The Ediacaran period (about 635–541 million years ago), was named after the Ediacara Hills of South Australia. It is the last geological period of the Proterozoic eon. The Edicaran is followed by the Cambrian, the first period of the Palaeozoic.
The period is famous for the first larger-bodied fossils, which are probably the first recorded metazoans. These were trace fossils, first found in England's Charnwood Forest, Leicestershire. Geologists did not know what they had found. It was over 60 years later before fossils from the same period were found in South Australia.
The status of the Ediacaran as an official geological period was confirmed in 2004 by the International Union of Geological Sciences (IUGS). This made it the first new geological period declared in 120 years.
The Vendian[change | change source]
The two terms are not the same. The Vendian was a longer period: it included the whole of the Marinoan glaciation, of Snowball Earth fame. In other words, the Vendian included the last part of the Cryogenian period.
Borders of the Ediacaran[change | change source]
The Ediacaran lasted for about 90 million years. It began at the end of the Cryogenian Snowball Earth. It ended with the first appearance worldwide of some kinds of trace fossils (Trichophycus pedum) at the base of the Cambrian. The Ediacaran period's start is defined at the base of a carbonate layer, referred to as a "cap carbonate". This caps glacial deposits and shows a sudden climatic change at the end of the Marinoan ice age. The period ended with the mass extinction of almost all the Ediacaran fauna.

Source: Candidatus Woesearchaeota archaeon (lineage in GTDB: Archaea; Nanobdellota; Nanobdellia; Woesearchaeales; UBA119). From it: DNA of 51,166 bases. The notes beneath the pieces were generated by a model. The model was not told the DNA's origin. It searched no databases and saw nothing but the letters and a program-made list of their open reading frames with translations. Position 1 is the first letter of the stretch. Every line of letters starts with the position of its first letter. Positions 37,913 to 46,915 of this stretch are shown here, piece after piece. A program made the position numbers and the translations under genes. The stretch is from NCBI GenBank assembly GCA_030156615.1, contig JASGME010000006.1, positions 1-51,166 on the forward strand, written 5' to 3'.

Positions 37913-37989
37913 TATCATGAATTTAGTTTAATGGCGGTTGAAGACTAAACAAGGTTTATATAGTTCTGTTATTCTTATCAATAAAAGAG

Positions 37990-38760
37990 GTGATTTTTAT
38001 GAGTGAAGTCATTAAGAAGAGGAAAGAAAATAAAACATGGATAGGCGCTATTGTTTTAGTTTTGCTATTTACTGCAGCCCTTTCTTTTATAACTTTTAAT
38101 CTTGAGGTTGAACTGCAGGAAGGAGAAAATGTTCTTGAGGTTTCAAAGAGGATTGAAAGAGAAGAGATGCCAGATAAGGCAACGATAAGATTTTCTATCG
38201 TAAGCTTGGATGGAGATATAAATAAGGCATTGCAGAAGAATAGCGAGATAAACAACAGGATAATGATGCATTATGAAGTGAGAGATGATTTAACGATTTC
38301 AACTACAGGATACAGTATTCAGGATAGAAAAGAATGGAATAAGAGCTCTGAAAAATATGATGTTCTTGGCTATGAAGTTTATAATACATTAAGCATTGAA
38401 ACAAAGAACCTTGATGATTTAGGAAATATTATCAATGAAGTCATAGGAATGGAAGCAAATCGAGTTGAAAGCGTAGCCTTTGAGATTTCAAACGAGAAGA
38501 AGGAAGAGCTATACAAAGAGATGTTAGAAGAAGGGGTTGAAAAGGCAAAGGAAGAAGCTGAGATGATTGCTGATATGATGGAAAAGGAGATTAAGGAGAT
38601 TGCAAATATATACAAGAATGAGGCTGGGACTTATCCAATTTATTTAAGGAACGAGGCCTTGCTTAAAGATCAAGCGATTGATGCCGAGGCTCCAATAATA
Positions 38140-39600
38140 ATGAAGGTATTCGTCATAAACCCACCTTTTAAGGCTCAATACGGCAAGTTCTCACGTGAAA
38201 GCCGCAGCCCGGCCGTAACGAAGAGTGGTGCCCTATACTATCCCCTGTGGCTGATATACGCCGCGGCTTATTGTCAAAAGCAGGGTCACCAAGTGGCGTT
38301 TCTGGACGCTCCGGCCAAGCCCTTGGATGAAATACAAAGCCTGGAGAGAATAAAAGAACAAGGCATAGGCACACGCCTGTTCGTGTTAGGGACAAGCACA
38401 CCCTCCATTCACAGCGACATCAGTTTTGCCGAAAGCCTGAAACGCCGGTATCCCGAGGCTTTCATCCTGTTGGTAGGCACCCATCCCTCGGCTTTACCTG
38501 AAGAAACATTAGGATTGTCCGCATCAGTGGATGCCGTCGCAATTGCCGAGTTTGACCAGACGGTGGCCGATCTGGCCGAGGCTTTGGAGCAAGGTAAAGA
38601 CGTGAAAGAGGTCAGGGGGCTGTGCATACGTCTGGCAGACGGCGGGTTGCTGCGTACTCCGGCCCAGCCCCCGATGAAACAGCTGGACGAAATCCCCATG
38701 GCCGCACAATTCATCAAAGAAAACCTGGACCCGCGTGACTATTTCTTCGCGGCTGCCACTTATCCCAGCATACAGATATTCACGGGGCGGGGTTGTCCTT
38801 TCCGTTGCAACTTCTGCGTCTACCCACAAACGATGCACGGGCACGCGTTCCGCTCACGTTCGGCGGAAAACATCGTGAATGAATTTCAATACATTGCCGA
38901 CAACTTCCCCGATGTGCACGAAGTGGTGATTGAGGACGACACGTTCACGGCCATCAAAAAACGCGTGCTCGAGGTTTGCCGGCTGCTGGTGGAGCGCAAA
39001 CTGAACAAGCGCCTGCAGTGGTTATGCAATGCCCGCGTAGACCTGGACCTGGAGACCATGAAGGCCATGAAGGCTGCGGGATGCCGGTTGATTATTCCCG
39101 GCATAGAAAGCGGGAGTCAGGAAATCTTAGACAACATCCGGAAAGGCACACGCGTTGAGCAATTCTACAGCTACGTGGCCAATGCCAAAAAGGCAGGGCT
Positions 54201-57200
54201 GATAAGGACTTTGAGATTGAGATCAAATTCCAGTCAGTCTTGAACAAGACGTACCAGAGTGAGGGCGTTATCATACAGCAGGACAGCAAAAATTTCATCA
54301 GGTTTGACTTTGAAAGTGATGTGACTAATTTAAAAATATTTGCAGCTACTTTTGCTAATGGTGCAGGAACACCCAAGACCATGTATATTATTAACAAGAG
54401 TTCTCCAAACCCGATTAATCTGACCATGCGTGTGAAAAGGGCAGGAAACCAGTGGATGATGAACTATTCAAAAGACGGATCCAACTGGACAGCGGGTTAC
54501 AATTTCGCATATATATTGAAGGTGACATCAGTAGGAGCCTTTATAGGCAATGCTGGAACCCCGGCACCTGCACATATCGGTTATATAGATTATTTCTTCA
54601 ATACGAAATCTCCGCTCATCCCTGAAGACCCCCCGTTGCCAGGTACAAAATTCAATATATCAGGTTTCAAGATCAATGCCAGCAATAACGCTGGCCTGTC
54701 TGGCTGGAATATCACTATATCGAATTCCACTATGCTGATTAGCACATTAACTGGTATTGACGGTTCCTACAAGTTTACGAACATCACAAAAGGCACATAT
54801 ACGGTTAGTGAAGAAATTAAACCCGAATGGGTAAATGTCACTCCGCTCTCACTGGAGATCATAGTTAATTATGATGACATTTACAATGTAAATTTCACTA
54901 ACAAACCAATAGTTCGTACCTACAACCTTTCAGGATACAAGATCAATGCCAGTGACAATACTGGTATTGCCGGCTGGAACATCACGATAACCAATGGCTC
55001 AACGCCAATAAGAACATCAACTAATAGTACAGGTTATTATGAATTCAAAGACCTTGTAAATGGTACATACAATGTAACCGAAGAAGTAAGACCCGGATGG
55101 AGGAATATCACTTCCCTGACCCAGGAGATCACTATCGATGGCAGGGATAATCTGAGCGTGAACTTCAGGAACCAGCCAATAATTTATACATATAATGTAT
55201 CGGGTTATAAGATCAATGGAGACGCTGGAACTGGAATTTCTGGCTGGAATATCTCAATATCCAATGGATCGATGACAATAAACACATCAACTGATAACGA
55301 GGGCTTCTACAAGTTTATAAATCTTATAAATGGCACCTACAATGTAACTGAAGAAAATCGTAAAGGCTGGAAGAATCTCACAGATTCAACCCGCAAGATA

Ediacaran biota[change | change source]
The Ediacaran biota include the oldest definite multicellular organisms. The fossils are traces or impressions of soft-bodies forms with segments, fronds, disks, or bags. Skeletons or shells are not found.
References[change | change source]
- Hill E & Bonner T.G. 1877. The PreCarboniferous rocks of Charnwood Forest. Q.J. Geol Soc. 33, 754-789.
- Bottjer, David J. 2002. Enigmatic Ediacara fossils: ancestors or aliens? In Bottjer et al. (eds) Exceptional fossil preservation: a unique view on the evolution of marine life. Columbia, N.Y.
- Sprigg R.C. 1947. Early Cambrian (?) jellyfish from the Flinders Ranges, South Australia. Trans Roy Soc South Australia 71, 212-224.
- Glaessner M.F. 1984. The dawn of animal life: a biohistorical study. Cambridge.
- Knoll A.H. 2002. A new period for the geologic time scale. Science 305, 621.
- Sokolov B. (1952). "On the age of the old sedimentary cover of the Russian Platform". Izvestiya Akademii Nauk SSSR, Seriya eologicheskaya 5: 21–31.
- Sokolov B. 1997. Essays on the advent of the Vendian System. KMK Scientific Press, Moscow. (in Russian)
- A. Knoll et al 2004. The Ediacaran period: a new addition to the geologic time scale.International Commission on Stratigraphy.
|Precambrian (4.567 gya – 541 mya)|
|In the left column are Eons, bold are Eras, not bold are Periods. gya = billion years ago, mya = million years ago|
|Hadean (4.567 gya – 4 gya)|
|Archaean (4 gya – 2.5 gya)||Eoarchaean (4 gya – 3.6 gya)|
|Proterozoic (4 gya – 2.5 gya)||Palaeoproterozoic (2.5 gya – 1.6 gya) Siderian (2.5 gya – 2.3 gya) Rhyacian (2.3 gya – 2.05 gya) Orosirian (2.05 gya – 1.8 gya) Statherian (1.8 gya – 1.6 gya)|
|Phanerozoic (541 mya – today)|
|In the left column are Eras, bold are Periods, not bold or italics are Epochs, Italics are stages. kya = thousand years ago, mya = million years ago|
|Palaeozoic (541 mya – 252.17 mya)||Cambrian (541 mya – 485.4 mya)|
|Mesozoic (252.17 mya – 66.0 mya)||Triassic (252.17 mya – 201.3 mya) Lower Triassic (252.17 mya – 247.2 mya) Middle Triassic (247.2 mya – 237 mya) Upper Triassic (237 mya – 201.3 mya)|
|Cainozoic (66.0 mya – today)||Palaeogene (66.0 mya – 23.03 mya) Palaeocene (66.0 mya – 56 mya) Eocene (56 mya - 33.9 mya) Oligocene (33.9 mya – 23.03 mya)|